What You Need To Know About Weight Ratings
Pickup Trucks 101: What You Need To Know About Weight Ratings
Posted by Mike Levine | July 10, 2009
Because pickup trucks are frequently used to tow and haul, there's perhaps no more important or confusing statistic to consider when purchasing one than its weight ratings. Accidentally overloading a truck can lead to a dangerous situation, not just for you but for others on the road. It can also lead to premature wear and tear, or damage to the truck's powertrain, frame and running gear.
Here are the terms you need to know.
Curb weight: The weight of the pickup, including a full tank of fuel, engine fluids (coolant, oil) and all standard equipment. It does not include passengers, cargo or optional equipment.
Cargo weight: Cargo weight is any weight added to the curb weight, including cargo placed in the cab or bed, optional equipment and trailer tongue weight if you're towing.
Tongue weight: Tongue weight refers to the amount of trailer weight pressing down on the trailer hitch. It's expressed in percent of total trailer weight, so when you see 10 percent tongue weight that means 10 percent of the weight of the trailer you're going to pull. Too much tongue load can push the vehicle down in back, potentially damaging or decreasing the effectiveness of the rear suspension and causing the front wheels to lift to the point where traction, steering response and braking can be severely decreased. Too little tongue weight can reduce rear-wheel traction and cause instability, leading to trailer sway or jackknifing.
Gross vehicle weight rating: The maximum allowable weight for a fully loaded pickup, including passengers, cargo and trailer tongue weight. A truck's gross vehicle weight (measured by driving a loaded truck onto a scale) must never exceed the GVWR.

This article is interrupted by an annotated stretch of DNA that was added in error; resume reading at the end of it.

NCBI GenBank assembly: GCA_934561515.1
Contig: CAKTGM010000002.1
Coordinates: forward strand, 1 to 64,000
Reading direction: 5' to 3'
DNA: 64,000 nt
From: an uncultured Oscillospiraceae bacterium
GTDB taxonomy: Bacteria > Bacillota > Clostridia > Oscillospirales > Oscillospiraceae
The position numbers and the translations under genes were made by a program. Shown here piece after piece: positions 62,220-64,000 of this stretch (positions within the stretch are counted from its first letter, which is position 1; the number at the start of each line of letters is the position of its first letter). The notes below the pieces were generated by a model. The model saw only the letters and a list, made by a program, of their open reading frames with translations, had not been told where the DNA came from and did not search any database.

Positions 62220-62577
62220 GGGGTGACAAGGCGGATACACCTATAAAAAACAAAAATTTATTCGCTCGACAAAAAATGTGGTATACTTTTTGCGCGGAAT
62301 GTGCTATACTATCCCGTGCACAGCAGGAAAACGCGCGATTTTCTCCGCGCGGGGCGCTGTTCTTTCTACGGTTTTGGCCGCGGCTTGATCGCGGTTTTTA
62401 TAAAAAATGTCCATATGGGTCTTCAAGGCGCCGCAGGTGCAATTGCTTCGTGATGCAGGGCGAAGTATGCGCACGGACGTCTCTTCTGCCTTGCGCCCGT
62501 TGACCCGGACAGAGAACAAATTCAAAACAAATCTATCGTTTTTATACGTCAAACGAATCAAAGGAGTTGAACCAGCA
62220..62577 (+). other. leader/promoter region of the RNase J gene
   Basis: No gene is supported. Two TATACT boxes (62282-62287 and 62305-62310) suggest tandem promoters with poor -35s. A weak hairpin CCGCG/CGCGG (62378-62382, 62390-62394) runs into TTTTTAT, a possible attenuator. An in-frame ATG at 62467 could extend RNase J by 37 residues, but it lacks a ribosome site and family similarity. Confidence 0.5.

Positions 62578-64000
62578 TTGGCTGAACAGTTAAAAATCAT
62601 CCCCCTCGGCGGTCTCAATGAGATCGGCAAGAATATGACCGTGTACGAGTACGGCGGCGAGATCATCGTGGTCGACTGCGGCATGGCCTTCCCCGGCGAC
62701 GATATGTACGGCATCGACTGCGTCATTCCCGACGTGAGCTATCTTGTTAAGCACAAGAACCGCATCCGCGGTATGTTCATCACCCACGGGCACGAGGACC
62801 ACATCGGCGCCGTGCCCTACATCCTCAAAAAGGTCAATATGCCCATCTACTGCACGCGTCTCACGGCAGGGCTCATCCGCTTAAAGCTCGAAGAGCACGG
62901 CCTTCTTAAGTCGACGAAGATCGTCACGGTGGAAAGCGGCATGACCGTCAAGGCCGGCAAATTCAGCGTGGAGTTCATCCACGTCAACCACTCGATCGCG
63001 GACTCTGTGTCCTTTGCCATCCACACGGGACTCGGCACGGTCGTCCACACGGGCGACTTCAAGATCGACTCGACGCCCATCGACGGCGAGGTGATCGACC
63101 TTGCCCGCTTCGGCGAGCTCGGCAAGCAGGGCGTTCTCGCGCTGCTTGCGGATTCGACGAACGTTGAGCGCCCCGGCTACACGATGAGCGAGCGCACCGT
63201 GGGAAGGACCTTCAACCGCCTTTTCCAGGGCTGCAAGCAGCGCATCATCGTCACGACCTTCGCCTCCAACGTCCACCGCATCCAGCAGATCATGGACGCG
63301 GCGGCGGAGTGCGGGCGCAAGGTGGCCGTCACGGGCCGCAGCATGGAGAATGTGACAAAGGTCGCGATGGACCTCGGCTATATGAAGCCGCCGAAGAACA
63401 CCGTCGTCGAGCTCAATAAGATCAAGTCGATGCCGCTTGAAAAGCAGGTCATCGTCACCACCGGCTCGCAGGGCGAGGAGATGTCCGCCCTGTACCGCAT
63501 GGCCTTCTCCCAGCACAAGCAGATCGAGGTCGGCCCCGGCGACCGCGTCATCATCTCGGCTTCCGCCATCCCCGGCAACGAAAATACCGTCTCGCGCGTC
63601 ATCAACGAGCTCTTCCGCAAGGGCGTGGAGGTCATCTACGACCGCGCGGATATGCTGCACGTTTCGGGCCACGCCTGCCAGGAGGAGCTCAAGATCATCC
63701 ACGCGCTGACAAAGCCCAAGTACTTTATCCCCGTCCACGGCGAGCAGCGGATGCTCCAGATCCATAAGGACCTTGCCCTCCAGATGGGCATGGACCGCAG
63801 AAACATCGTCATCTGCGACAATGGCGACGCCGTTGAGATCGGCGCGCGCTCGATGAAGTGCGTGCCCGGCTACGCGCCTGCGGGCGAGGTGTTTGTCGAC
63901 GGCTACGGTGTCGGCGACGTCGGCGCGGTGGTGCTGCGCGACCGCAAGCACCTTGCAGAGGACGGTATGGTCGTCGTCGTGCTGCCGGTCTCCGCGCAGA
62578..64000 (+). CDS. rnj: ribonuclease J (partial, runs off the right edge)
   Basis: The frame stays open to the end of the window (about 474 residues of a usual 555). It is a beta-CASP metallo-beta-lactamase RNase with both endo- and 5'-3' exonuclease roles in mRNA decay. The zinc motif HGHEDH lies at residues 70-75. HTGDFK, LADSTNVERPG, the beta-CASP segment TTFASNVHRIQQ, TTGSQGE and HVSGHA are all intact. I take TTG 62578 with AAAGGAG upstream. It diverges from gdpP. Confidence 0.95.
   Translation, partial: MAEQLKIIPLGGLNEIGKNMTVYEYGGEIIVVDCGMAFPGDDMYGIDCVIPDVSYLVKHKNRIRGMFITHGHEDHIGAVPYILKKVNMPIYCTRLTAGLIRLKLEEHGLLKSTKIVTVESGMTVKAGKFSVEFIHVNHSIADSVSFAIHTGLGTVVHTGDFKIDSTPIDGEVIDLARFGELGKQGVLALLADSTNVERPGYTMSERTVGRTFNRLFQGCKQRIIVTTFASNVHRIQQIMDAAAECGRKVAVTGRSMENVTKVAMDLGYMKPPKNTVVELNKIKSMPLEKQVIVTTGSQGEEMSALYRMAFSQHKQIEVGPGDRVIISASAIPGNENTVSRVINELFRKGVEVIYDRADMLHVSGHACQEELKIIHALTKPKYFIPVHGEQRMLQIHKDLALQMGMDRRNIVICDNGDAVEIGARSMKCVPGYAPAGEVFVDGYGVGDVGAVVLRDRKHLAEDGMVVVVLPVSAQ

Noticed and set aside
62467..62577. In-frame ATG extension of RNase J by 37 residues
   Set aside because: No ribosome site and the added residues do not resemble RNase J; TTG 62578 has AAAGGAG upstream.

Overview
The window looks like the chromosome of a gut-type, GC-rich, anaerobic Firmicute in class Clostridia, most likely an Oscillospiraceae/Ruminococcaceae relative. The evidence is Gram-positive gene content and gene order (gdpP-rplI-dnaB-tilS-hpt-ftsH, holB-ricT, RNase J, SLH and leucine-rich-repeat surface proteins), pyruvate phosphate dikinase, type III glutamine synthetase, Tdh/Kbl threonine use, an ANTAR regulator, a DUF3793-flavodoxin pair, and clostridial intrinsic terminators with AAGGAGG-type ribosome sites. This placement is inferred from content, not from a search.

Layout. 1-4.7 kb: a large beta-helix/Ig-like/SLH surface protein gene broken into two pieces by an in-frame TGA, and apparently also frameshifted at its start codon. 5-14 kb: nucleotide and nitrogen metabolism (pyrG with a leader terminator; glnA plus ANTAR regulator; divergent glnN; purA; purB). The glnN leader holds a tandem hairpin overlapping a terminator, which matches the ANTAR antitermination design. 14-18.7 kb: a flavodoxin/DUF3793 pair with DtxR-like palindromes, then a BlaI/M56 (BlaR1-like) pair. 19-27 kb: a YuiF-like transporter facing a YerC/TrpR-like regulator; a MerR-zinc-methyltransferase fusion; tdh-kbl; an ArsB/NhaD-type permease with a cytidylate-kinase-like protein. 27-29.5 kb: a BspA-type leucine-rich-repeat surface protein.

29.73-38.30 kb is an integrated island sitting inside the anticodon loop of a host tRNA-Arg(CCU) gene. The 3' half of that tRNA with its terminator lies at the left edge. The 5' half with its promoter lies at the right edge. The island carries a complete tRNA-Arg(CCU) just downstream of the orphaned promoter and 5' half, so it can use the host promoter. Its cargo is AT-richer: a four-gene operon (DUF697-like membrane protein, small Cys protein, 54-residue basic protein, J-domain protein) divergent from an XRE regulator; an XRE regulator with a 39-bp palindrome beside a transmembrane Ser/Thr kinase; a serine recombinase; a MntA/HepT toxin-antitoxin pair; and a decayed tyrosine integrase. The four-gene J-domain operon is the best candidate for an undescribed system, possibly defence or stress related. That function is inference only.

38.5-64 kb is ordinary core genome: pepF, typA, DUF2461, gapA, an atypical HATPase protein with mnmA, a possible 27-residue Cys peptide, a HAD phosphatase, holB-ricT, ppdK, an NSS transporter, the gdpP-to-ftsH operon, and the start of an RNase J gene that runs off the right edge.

Gross combined weight rating: The maximum allowable weight for a pickup pulling a trailer, including cargo and passengers, that the truck can handle without risking damage. A truck's gross combined weight (measured by driving a loaded truck and trailer onto a scale) must never exceed the GCWR. In some states, you may be required to have a commercial driver's license if you tow more than 10,000 pounds.
It's important to know that a truck's brake system is typically rated for operation only at the GVWR, not the maximum GCWR. Most states mandate trailers more than 1,500 pounds be equipped with separate brake systems that can be integrated with the truck, so the driver can control both the truck's and the trailer's brakes simultaneously or separately (see our story on trailer-brake controllers).
If you're wondering where you can find these specs for the truck you're considering, you should be able to find a truck's GVWR and GCWR on the safety compliance certification label in the driver's-side door area and in the owner's manual.
Quick formulas to remember:
Curb weight + cargo weight + passengers = gross vehicle weight
Gross vehicle weight + loaded trailer weight = gross combined weight